CCB’s RMBS comprises three rated tranches – AAA, AA and BBB – and an unrated first-loss tranche that was retained by CCB. Warren Lee, managing director and head of asset-backed securitisation for Asia at Standard Chartered Bank in Hong Kong, said: “In most ABS deals in Asia, even the double-A tranche is held by the originator. This is one of the first deals to come out of China, and they’re able to sell a triple-B tranche. That says a lot.” Standard Chartered Bank was the financial adviser to CCB for the transaction.
The AAA tranche, with a weighted average life of 3.15 years, totals RMB2.7 billion and pays monthly coupons based on a spread of 110bp per annum over the seven-day repo rate. The first monthly coupon based on an annual rate of 2.52% will be paid on January 26, 2006, and coupons for subsequent months will be reset five working days before the current month’s coupon is paid out.
The AA tranche, with a weighted average life of 9.24 years, totals RMB203.6 million and pays monthly coupons based on a spread of 170bp per annum over the seven-day repo rate. The BBB tranche, with a weighted average life of 9.3 years, totals RMB52.79 million and pays monthly coupons with a spread of 280bp over the seven-day repo rate.
Lee added: “China is keen to develop the securitisation market, so the main objective here is setting the standard for the future of the securitisation market in China. CCB’s total mortgage book is RMB350 billion, and while not all of that can be securitised, it has at least a 60% market share of the mortgage market, and we hope there’ll be other deals coming out.”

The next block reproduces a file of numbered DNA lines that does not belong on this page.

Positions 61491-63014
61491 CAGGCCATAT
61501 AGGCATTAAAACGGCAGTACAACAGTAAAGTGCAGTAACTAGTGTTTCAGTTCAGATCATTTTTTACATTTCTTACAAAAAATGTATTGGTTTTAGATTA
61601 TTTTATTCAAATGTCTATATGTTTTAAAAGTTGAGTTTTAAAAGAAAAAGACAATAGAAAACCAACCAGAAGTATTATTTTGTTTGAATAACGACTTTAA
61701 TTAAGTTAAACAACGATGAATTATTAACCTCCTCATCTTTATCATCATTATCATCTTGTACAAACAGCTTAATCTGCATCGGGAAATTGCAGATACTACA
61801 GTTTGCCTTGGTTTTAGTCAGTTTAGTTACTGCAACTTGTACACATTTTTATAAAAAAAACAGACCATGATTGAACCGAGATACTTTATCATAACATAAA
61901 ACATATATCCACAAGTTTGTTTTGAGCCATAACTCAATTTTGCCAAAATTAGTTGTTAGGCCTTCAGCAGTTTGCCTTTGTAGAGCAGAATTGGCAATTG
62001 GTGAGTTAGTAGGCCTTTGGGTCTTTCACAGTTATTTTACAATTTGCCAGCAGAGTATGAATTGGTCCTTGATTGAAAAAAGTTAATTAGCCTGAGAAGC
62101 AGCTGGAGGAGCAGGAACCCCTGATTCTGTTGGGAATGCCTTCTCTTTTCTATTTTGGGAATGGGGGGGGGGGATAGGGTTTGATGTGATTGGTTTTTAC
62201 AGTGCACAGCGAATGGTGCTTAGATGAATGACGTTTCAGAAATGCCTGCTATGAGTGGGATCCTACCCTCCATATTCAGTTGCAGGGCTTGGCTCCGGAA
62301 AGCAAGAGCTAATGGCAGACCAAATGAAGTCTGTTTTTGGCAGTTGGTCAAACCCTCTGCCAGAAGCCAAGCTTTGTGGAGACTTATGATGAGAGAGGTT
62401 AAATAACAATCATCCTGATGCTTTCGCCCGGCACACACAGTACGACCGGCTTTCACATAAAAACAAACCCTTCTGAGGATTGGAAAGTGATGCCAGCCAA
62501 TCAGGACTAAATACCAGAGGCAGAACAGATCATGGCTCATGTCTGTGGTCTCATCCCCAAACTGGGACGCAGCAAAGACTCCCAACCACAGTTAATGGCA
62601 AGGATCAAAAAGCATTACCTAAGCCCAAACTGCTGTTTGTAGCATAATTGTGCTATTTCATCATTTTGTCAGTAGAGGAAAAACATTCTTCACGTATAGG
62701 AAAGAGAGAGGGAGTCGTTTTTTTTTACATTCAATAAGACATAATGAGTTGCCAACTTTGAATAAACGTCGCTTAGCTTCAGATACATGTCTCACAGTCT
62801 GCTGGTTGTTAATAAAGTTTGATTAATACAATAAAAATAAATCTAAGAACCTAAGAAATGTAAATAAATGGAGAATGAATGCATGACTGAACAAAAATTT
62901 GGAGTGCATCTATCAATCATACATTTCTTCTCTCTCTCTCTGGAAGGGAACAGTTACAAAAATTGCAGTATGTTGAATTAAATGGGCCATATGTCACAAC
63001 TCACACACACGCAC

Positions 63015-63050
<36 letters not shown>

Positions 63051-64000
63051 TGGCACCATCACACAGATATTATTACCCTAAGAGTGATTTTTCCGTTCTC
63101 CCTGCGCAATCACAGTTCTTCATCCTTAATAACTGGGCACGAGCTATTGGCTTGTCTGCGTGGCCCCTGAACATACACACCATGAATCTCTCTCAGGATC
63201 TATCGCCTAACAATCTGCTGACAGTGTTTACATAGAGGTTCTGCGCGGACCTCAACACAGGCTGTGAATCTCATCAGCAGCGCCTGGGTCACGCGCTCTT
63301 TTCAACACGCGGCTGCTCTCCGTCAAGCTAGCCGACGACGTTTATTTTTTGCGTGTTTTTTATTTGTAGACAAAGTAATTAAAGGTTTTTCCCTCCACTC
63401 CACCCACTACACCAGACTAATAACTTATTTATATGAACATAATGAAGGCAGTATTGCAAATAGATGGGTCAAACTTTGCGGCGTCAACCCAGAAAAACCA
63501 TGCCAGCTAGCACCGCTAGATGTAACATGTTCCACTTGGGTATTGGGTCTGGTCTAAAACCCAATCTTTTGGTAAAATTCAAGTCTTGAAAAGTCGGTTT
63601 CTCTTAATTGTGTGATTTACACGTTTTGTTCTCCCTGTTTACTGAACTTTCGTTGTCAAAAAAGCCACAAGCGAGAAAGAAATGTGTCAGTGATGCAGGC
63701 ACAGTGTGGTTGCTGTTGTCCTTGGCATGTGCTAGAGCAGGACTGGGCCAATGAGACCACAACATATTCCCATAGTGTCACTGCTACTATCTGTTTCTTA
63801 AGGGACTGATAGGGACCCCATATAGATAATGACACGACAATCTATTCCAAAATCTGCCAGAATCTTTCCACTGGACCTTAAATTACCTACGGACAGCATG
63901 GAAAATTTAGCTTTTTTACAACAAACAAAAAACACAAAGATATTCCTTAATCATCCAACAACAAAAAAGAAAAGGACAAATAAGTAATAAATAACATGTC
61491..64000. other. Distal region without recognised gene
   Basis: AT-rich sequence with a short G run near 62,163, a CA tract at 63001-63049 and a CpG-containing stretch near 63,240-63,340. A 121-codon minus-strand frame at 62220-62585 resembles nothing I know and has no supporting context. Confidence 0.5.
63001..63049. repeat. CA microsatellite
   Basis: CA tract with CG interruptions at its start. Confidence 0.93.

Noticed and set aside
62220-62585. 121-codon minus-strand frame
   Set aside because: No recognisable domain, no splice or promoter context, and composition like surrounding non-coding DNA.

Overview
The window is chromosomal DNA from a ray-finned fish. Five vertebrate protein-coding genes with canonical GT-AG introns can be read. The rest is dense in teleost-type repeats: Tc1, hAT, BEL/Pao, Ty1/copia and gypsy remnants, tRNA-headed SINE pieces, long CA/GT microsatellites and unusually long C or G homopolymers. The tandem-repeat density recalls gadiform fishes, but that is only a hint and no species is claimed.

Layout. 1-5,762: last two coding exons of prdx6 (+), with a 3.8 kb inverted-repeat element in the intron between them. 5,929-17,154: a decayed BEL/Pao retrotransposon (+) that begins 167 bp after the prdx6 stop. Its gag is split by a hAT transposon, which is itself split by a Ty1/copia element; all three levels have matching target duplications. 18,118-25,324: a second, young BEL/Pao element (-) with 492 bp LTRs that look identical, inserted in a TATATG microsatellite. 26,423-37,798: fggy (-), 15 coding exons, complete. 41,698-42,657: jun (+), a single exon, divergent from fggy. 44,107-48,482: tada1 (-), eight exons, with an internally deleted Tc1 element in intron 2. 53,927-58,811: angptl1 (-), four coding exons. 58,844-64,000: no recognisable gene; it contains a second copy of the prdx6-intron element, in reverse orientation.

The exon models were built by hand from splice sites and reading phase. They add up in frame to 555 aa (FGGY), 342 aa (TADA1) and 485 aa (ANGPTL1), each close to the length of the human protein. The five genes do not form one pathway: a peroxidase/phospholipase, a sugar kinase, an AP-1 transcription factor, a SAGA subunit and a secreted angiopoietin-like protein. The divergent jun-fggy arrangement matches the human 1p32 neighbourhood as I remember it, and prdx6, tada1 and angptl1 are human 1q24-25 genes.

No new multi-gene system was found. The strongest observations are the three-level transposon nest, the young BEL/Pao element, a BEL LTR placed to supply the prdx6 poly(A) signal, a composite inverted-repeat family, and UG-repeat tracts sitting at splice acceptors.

The underlying residential mortgages in the RMBS portfolio yield 5.3% per annum in interest income. CCB chose 15,162 lots of residential mortgages valued at over RMB3 billion from three branches – Shanghai, Jiangsu and Fujian – to form the asset pool.
Bankers said the RMBS transaction also helps to set a benchmark for where CCB could borrow money in future. CCB, which is rated AAA, last issued 10-year subordinated debt worth RMB60.7 billion in December 2004 at an interest rate of 200bp per annum over the seven-day repo rate.
Meanwhile, CDB also issued RMB4.18 billion of ABS largely covering its infrastructure loan assets, including electric power plants, railways, highways, airports and other infrastructure. CDB is a policy bank specialising in infrastructure funding.
The catalyst for China’s securitisation market came in March, when 12 regulatory bodies approved the pilot securitisation schemes by CCB and CDB. However, the two banks were beaten to the market in September by the second biggest mobile phone operator, China Unicom, which sold short-term paper worth RMB3.2 billion backed by telephone revenue streams.
The week on Risk.net, July 7-13, 2018Receive this by email